"In spite of all these facts being within the knowledge of the Central and State governments, the influx into Assam and into new areas of Assam continues unabated and in spite of being patently illegal, the governments have gone out of their way to support foreigners in direct contravention of rights of citizens and indigenous inhabitants," it further added.
The committee has recommended a high-level inquiry into the issue and has called for the creation of a 'sterile zone' along the most porous stretch of the international border.
The reports also quote Indrajit Baruah, who has been studying the issue of illegal immigration since the Assam Agitation, as saying that the indigenous population of the state would become a minority by 2047 if the same rate of influx continued.
A majority of the Bengali Muslims residing in the state suffer from poverty, illiteracy, unemployment and widespread discrimination. In 1983, over 2,000 Bengali Muslims were massacred in Nellie, in Central Assam, during the Assam Movement.
Over the years, they have come under attack in the sensitive Bodoland region. In 2012, over 4,00,000 were displaced, a majority of them Bengali Muslims, during riots in the various districts.
The banned NDFB (Songbijit) group, a Bodo insurgent outfit, has repeatedly targeted Bengali Muslims in Bodoland in recent years. In 2014, the rebels gunned down 33 Muslims for allegedly not voting for the candidate backed by NDFB.
While BJP and AGP both accuse the Congress of facilitating the settlement of the illegal immigrants in India, the latter accuse BJP of spreading fear among the indigenous groups.
On the other hand, AIUDF, which has mostly Muslim representation in its leadership, has emerged as a key player in the local electoral scene during the last decade. The party has 18 seats in the State Assembly and three in the Lok Sabha. Its numbers are expected to rise in the upcoming elections.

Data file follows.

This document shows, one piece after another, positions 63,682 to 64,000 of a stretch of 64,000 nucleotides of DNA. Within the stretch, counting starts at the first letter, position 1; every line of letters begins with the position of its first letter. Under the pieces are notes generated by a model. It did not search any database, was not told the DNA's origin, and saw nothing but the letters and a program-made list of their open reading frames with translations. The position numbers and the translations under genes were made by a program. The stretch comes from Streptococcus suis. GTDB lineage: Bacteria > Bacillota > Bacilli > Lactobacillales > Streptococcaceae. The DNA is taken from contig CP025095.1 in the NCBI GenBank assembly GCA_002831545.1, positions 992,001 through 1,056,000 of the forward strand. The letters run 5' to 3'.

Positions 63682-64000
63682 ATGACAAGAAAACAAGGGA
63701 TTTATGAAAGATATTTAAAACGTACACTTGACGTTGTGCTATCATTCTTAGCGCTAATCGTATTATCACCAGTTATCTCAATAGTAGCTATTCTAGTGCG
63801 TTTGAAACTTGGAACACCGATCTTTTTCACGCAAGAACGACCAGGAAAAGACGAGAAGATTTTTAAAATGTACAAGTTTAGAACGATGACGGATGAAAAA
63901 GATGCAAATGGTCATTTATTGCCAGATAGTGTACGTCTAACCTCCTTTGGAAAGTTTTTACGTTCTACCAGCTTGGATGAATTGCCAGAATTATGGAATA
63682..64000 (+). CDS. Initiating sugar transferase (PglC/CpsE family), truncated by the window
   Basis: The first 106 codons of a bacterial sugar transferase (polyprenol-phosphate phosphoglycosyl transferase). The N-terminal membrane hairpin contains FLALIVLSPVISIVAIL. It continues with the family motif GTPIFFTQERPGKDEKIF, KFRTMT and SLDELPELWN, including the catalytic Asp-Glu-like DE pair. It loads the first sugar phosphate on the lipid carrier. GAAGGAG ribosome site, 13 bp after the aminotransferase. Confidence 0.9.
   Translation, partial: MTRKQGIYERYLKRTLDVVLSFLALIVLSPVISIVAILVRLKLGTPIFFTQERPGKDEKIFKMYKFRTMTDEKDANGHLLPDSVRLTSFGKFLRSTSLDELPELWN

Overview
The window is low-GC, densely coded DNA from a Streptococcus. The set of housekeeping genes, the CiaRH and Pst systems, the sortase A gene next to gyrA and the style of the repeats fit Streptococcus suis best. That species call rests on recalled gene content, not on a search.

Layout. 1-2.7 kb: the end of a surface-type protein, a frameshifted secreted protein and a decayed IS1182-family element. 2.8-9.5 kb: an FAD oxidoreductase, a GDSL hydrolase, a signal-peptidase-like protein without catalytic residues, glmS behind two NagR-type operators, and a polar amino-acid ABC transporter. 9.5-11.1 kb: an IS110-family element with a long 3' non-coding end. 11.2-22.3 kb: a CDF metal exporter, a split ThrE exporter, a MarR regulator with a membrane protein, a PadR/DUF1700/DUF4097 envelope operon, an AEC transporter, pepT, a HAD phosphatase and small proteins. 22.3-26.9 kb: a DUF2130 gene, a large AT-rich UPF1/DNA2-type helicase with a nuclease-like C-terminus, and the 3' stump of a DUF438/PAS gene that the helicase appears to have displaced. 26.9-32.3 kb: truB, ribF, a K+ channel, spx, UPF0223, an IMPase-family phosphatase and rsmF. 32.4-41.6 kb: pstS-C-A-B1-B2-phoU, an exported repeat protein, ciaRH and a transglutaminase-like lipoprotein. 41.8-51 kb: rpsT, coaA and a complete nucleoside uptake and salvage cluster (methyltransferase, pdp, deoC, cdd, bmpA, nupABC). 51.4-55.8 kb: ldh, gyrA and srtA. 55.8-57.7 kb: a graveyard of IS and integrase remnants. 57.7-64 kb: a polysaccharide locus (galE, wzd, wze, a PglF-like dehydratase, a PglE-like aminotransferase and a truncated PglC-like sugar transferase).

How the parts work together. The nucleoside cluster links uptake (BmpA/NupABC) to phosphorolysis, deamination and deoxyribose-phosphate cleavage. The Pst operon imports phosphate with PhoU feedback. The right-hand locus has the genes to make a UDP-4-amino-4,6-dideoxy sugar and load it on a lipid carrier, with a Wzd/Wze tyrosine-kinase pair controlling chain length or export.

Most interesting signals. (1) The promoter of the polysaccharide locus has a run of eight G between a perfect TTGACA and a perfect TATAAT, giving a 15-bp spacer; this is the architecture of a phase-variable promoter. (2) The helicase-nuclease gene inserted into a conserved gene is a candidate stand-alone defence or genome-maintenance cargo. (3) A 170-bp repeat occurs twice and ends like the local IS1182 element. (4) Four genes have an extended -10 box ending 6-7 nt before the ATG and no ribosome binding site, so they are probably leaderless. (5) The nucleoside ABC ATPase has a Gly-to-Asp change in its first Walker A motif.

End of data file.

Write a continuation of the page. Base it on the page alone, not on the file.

In the Bodoland Territorial Council (BTC) elections last year, where AIUDF made its debut, the party sprung a surprise and won four seats in the 40-member body. BTC being a stronghold of the Hagrama Mohilary-led Bodoland People's Front (BPF), an ally of the BJP, AIUDF's performance was said to be fuelled by rising insecurity among the local Muslim population following the 2012 riots.
The party's rise has also affected the Congress, with most Bengali Muslims in the state, who had earlier been an important support base of Congress, said to have voted in large numbers in favour of AIUDF in the last two elections.
Some experts have hinted at a post-poll alliance between AIUDF and Congress in May, although Badruddin Ajmal, on Thursday, 17 March, issued an appeal to the latter to jointly fight the elections.
Perfume baron Ajmal had earlier predicted that the party would get around 30-35 seats in the Assembly. While it remains to be seen if this actually happens, AIUDF and Ajmal could play a vital role in the next government formation.
-Edited by Aishwarya Yerra